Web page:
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Be on the Lookout for Student Identity Theft

by Andrew Maisel

The numbers:

Why are children at risk?

Children have unused - and hence unblemished - credit histories. And since they have been unused, most parents never think of monitoring them. That makes them attractive targets to identity thieves.

What type of information would an identity thief need to open up a credit card account in your child's name, or apply for a loan, a tax refund, or for a scholarship? They'd want things like full name, address, birthdate, and social security number. They'd probably also like to know what school, parents names, and maybe sibling names.

This information used to be difficult to obtain. But not in today's world, where much of this is voluntarily posted on social media pages, or available for as little as $1 on the dark web as a result of all those giant database hacks.

Once an identity thief has succeeded in stealing a child's identity, the theft may not be discovered until the real person applies for a loan or a job or tries to rent their first apartment.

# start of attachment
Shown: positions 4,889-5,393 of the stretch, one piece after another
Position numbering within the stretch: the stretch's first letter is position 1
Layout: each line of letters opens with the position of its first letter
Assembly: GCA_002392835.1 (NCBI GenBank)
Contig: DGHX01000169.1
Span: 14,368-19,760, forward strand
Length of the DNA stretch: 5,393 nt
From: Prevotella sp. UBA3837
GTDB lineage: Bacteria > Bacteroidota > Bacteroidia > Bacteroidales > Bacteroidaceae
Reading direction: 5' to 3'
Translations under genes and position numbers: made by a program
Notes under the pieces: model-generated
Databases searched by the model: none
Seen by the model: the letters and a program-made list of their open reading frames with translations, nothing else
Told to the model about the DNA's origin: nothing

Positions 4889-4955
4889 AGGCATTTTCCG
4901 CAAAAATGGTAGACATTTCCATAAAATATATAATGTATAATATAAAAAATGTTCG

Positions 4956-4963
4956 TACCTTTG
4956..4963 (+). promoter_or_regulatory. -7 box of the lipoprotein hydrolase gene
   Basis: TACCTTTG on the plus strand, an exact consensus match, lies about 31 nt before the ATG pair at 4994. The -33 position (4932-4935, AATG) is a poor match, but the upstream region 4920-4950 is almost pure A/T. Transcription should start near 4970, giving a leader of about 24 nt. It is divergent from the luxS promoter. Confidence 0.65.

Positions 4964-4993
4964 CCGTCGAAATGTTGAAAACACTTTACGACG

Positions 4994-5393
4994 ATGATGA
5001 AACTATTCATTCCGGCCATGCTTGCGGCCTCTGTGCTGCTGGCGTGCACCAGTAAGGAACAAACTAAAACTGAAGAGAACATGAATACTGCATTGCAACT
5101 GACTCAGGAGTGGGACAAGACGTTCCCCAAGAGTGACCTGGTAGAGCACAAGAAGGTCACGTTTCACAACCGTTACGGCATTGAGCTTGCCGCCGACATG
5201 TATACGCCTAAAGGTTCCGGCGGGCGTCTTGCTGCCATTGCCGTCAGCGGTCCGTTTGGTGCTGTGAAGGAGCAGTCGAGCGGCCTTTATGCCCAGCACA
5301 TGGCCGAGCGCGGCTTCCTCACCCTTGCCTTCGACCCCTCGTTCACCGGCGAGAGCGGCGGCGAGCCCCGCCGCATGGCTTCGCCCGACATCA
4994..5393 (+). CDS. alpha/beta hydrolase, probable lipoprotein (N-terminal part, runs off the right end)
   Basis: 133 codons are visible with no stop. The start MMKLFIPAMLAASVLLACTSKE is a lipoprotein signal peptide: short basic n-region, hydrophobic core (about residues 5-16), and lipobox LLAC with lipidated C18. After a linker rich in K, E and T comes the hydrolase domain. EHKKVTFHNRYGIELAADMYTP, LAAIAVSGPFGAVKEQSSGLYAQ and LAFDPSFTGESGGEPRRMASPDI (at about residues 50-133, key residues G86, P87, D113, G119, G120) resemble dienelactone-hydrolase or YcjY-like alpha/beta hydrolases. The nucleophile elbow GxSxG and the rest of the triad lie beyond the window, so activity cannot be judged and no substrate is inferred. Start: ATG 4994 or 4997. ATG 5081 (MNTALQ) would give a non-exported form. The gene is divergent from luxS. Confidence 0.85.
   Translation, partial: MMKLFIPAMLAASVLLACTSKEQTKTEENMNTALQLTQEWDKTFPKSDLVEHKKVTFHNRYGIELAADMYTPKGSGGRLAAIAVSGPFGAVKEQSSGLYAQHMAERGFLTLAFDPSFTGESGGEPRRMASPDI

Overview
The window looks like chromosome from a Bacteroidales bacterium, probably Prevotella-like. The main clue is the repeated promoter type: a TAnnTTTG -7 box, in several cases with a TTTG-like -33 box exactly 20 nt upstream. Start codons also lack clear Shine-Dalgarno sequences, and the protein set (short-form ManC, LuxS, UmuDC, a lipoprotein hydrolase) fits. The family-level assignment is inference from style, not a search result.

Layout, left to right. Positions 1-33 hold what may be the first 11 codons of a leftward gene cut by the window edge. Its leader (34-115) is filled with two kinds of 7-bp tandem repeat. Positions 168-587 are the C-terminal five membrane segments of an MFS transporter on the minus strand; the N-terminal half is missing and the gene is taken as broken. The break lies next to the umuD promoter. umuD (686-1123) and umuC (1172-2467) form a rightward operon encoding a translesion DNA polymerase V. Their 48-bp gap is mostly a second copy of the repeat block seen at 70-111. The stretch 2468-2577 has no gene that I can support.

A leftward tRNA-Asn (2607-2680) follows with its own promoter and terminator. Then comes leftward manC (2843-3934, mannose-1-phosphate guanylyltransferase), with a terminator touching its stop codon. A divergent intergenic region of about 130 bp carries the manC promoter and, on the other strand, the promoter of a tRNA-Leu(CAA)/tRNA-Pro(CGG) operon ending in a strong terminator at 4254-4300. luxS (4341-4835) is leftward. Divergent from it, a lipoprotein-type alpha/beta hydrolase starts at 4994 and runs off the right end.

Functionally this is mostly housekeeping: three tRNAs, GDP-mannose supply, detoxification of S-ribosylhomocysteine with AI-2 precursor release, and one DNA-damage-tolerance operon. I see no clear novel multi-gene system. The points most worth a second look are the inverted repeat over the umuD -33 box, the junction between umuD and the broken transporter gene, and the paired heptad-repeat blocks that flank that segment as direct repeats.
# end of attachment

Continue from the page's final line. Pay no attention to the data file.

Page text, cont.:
What can you do?

  • For K-12 and college students: Be thoughtful about what you share on social media.

  • For HS and college students: always use lockscreen when you leave your computer in a place where someone else could access it

  • For college students: tear up unsolicited credit card offers you receive in the mail, before trashing.

  • For everyone: be careful with your social security number. Do not carry your card in your wallet or purse!

  • Consider freezing your redit records, by contacting the three major credit reporting agencies and telling each of them that you want a "credit freeze" or "security freeze". Doing so will make it very difficult for someone to use your identity to open charge accounts or take out loans in your name. The downside: if/when you do want to take out a loan (for a car or home), or get a new credit card, you will have to temporarily unfreeze your record at one of these agencies. Not a big deal.

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